by Ingrid Floyd
When I was a gymnastic teacher in my twenties at a gymnastics center, I used to instruct little girls on all sorts of tricks on the beam, bar and other gymnastics equipment. Gymnastics is not an easy sport to do. It is downright scary at times and takes courage to perform well. Just watch the Olympics on TV. So as one can imagine, overcoming fear was one of our focus at the gym. Often when I asked some young girls to spin on the beam, they usually answered with a stern no.
Therefore I learned early as an instructor to immediately respond, “The word ‘can’t’ is not in the English dictionary.” As outlined in Principle 2 of the 11 Principles of Effective Character Education — in developing character to include “thinking” “feeling” and “doing” — I encouraged these young gymnasts to not only perceive but take actions that strengthened their character. I helped them identify character traits that allowed them to overcome the obstacles facing them. Then usually the gymnasts, knowing their efforts to get out of doing the stunt was futile would say, “Well, maybe I should try.” At which point they would succeed after trying over and over again. As suggested in Principle 2, I delved into helping students understand how core values helps them while assisting them to develop an appreciation and commitment to these values.
Affirmations—Keys to Character Building
I also used affirmations frequently to get rid of the negative thinking in their minds by replacing it with positive self-talk. Books in the bookstore at the self-help sections are filled with virtues of saying good things to oneself. The writers teach that if you talk positively, you will think positively, and will treat others positively. It is good for schools and athletics to teach this in their character building programs. So often, kids show bad behavior because they think negatively about themselves and have a low self-esteem consequently.
Kendra Welborn, who worked with the Ailey Baltimore Summer Intensive Dance Camp relayed to me the positive use of affirmations. According to Welborn, the children learned new skills daily that impacted their team building and respecting one another’s differences through student facilitated discussions.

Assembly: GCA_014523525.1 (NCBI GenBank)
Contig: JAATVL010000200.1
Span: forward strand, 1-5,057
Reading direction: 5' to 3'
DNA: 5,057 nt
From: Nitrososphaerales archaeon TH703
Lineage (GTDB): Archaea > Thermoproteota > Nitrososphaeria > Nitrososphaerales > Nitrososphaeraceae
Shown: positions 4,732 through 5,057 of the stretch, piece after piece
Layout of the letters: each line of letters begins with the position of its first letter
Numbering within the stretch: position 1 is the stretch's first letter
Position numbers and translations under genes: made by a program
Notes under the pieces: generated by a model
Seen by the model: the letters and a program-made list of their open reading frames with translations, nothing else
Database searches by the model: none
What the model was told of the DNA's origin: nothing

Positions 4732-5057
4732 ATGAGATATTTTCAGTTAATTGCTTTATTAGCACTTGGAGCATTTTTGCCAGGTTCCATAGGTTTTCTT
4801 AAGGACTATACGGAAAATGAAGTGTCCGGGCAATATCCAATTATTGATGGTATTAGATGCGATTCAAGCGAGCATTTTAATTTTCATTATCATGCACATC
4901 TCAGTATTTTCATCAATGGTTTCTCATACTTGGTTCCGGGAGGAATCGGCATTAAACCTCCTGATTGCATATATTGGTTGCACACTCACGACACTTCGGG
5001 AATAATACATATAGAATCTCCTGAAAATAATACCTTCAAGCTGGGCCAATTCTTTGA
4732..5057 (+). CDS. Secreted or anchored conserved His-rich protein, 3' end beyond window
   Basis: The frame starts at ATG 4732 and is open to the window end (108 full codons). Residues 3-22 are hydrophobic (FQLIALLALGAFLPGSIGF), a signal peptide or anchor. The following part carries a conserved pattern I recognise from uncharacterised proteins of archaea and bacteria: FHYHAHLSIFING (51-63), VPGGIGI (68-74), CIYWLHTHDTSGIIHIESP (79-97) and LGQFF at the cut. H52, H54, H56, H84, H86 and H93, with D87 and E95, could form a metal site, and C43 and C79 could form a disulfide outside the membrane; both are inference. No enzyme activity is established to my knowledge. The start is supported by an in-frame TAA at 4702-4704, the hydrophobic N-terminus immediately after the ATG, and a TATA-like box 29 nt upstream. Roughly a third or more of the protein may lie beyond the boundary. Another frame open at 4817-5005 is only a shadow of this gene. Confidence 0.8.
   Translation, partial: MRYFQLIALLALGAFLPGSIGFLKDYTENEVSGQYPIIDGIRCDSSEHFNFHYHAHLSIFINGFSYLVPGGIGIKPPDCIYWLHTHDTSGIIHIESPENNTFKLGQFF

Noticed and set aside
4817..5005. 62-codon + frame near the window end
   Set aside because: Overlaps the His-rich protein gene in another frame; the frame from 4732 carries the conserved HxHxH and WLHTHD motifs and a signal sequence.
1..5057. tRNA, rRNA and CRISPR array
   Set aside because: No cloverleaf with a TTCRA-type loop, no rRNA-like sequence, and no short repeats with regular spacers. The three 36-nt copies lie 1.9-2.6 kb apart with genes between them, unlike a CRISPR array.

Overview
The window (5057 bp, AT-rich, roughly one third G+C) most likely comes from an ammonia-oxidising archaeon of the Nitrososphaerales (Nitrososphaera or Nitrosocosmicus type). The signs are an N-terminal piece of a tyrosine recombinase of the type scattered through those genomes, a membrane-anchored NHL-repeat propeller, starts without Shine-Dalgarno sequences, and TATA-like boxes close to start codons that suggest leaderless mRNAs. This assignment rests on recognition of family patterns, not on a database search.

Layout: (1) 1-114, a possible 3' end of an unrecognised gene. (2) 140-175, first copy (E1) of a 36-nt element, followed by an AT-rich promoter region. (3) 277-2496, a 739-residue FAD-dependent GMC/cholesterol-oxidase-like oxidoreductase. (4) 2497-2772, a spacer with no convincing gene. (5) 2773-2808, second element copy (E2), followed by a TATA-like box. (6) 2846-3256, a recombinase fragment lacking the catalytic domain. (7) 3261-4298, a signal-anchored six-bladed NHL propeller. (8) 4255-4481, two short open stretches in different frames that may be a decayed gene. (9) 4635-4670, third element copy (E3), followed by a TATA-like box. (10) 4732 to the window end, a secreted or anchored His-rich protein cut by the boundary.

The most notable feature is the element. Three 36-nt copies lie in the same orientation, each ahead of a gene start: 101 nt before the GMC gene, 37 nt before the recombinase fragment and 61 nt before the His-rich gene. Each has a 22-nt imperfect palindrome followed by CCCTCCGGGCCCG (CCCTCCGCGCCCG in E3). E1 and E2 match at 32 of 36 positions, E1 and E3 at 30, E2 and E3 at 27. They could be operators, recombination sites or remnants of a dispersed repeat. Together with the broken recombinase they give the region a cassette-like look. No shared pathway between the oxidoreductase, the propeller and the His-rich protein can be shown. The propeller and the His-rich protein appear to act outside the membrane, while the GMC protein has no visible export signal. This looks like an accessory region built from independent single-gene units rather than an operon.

One thing that was done at the camp was the daily recitation of affirmations. Examples of these affirmations included: “I will not use the word can’t to define my possibilities”, “I will think before I act”, “I will listen to learn” and “I will treat others with courtesy and respect at all times.” As It turned out, that the campers told Welborn that these character development workshops on affirmations were their favorite part of the day! They enjoyed opening up to one another about their experiences from everyday life, realizing that many of them shared more similarities than differences. They were able to discuss various topics in small groups without talking over one another and settling their disagreements.
As these kids shared their experiences and learned to respect each other, they also accepted each other’s differences and abilities. In dance troupes, not everyone can dance as well. Some leap high while others cannot get off the ground. The kids after the character building workshops were willing to assist those who did not perform well, even to the point of staying after the camp and finding a buddy who was struggling to help them with the steps. It showed how important character building workshops and affirmations can be in the camp and school environment for sports.
Every sports team usually has that one child who is bullied because he frequently drops the ball in baseball, fumbles the ball in football, and loses the game for the class in kickball. How nice it would be if everyone just respected each other’s abilities and their own while cultivating the art of pep talk and listening. The books on the self-help shelves of Barnes and Noble on positive talk need to walk right on over into our children’s laps.
Let’s begin now.